I consider myself lucky that I stumbled upon meditation at the age of 19. We speak of habit energy, and dissolving that, or channeling it in a different way, becoming aware of those deep grooves that play over and over. It is all something we created, and it is all something that we can let go of. I often would say I trust in the practice. As long as the intent is there, the practice will take care of it in good time. This is that unstoppable flow. Huh, have I just stumbled upon an equation? Zazen is the practice. The practice is bodhichitta. Zazen is bodhichitta. I guess that makes a zen kind of sense. It all collapses and turns in and around on itself into emptiness anyway. It is the emptiness that informs all.

We can't look at how to be a bodhisattva without investigating the paramitas, and Shantideva shows us how the paramitas fulfill bodhichitta. This first thing, the intent to help others, this is generosity. There are three kinds of generosity in this tradition. The first is giving of material things. The second is giving fearlessness. We talked about that in class. G sees it "as the courage to stay with this practice." I felt my teachers gave me the gift of fearlessness by so completely accepting me. They taught me that there was nothing to be afraid of. The third is the gift of the dharma. It is helping to point out that lightning flash, and those clouds.

And those who harbor evil in their minds
Against such lords of generosity, the Buddha's heirs,
Will stay in hell, the Mighty One has said,
For ages equal to the moments of their malice. (Sh. 1.34)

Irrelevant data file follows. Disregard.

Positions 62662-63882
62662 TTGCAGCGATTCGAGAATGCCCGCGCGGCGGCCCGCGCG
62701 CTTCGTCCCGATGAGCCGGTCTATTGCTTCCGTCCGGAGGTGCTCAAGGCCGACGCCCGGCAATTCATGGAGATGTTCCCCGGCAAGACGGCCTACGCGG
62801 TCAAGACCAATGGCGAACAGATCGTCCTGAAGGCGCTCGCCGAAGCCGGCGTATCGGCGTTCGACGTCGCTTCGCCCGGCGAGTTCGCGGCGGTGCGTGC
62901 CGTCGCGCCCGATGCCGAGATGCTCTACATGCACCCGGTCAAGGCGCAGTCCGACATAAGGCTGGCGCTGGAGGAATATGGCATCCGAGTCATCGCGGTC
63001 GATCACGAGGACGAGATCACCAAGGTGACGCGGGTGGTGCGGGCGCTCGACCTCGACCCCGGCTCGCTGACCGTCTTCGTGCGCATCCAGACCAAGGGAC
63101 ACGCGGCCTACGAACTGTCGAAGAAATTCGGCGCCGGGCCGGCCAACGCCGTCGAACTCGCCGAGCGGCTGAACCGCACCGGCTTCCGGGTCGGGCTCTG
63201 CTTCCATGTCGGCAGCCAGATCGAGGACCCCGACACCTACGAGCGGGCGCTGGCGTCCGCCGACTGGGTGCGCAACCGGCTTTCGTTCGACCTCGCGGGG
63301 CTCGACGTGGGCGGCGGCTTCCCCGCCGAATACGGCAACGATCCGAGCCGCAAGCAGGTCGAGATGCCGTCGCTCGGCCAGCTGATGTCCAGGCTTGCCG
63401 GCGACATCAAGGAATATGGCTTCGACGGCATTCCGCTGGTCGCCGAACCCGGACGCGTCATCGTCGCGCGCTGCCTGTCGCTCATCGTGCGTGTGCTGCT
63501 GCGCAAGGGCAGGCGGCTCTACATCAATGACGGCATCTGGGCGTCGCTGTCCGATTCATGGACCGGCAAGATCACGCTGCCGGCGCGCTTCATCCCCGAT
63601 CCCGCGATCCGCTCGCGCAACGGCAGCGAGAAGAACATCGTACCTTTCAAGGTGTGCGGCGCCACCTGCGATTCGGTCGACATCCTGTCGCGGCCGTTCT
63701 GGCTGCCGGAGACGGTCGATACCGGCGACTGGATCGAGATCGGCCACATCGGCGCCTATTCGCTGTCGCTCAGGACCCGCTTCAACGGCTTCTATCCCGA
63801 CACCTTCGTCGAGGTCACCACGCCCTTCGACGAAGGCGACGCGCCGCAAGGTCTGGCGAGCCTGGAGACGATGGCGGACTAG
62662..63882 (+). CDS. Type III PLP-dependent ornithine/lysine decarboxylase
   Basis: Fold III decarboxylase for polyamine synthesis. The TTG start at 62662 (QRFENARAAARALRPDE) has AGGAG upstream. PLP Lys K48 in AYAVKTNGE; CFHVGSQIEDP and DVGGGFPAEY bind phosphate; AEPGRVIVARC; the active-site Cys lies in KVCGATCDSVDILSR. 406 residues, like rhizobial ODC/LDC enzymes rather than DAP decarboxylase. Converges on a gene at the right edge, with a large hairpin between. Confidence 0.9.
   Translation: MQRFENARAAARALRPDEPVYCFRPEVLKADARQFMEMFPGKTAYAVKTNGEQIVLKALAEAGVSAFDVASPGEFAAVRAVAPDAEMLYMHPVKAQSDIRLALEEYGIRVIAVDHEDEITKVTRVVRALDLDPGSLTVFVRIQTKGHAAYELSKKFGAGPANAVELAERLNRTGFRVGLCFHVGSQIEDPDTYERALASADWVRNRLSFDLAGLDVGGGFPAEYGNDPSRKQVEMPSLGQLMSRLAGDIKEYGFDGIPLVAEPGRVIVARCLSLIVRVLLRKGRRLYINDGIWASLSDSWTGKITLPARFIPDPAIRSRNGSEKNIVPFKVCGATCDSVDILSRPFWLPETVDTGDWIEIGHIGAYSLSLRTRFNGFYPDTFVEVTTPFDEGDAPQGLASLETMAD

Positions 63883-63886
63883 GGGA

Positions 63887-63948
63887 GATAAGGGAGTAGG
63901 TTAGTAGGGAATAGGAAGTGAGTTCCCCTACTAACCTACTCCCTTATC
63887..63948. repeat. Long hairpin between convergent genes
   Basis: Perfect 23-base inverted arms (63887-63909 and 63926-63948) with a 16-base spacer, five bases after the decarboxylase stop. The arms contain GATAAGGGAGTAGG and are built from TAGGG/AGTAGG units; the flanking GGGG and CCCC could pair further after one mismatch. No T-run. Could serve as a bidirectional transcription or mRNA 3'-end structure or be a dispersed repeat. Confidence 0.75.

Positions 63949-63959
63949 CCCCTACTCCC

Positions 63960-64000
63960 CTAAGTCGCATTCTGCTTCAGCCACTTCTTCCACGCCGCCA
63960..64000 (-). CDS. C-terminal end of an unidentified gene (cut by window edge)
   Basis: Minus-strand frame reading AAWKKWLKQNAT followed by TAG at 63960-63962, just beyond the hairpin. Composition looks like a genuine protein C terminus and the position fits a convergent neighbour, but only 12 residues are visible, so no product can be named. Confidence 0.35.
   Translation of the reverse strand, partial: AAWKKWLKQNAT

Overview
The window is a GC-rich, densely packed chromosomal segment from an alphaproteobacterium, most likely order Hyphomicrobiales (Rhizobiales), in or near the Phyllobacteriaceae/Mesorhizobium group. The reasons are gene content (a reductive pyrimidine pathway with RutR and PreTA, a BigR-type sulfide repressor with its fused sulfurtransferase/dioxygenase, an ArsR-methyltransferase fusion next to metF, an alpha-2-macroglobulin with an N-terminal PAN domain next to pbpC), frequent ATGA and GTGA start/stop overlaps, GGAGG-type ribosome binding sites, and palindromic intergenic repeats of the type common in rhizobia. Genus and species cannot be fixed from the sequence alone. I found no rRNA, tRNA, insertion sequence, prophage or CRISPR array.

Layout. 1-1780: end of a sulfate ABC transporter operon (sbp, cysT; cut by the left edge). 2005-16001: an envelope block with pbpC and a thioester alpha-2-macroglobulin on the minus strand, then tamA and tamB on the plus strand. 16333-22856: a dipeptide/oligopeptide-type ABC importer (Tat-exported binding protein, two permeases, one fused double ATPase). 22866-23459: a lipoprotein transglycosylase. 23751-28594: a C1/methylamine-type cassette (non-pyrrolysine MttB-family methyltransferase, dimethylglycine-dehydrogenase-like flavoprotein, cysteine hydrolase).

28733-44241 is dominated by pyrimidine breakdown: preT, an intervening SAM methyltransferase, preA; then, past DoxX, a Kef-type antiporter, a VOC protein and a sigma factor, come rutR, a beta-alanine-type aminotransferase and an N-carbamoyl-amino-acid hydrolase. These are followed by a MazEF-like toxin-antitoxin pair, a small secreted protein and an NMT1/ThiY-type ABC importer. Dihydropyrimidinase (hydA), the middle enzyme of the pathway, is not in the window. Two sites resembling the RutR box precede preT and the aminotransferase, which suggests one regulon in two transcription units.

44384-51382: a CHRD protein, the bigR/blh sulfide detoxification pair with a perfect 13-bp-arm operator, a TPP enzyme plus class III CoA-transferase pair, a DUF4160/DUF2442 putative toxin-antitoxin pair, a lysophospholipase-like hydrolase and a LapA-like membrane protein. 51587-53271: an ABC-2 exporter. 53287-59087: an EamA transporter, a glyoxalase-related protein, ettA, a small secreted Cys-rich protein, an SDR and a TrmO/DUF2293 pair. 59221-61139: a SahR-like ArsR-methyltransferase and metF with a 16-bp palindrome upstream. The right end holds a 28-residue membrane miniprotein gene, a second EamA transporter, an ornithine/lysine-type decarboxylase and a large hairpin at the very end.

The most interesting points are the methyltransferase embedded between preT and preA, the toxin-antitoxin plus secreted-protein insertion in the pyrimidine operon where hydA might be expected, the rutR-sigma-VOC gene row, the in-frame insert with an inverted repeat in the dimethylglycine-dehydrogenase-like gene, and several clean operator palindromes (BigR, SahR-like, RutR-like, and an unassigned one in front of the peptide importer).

Remember, this is all our own creation, this hardening of karma into a self-absorbed being. As long as we keep recreating those moments, we will keep experiencing those moments as a hell realm. What do we wish to cultivate, negative blaming, or positive giving? I wonder sometimes at the hells people create over often unimportant things. I have some thoughts on 25 cent karma, coming soon.

G, and her co-teacher of this class, K, work with prisoners, some whom have done horrific deeds. They truly see the potential for enlightenment, buddha nature, in everybody. She said there is one young man who committed murder who talks about what he's done. There is no blame of others, he's working with what he's done. "We see their beauty. That's why we do this. We need beautiful people there." This young man so carefully, earnestly, gracefully, offers the incense. They see his beauty. G said, "Some of the greatest masters started out as criminals. We do still have to deal with the karma. We all have negative things we need to look at."

I thought, who better can see the effect of suffering and karma? Who better, when they learn to look with unflinching clarity at themselves, can look with unflinching clarity at all suffering? It is indeed a beautiful person who can offer that help.

In short, it is easier to wrap ourselves around a hard cramped identity, even if painful, than it is to stick with the practice of cultivating bodhichitta. It's something to hang on to. Yet if we can do the brave thing, keep the intent and action alive to fuel bodhichitta, that is where true joy can be found.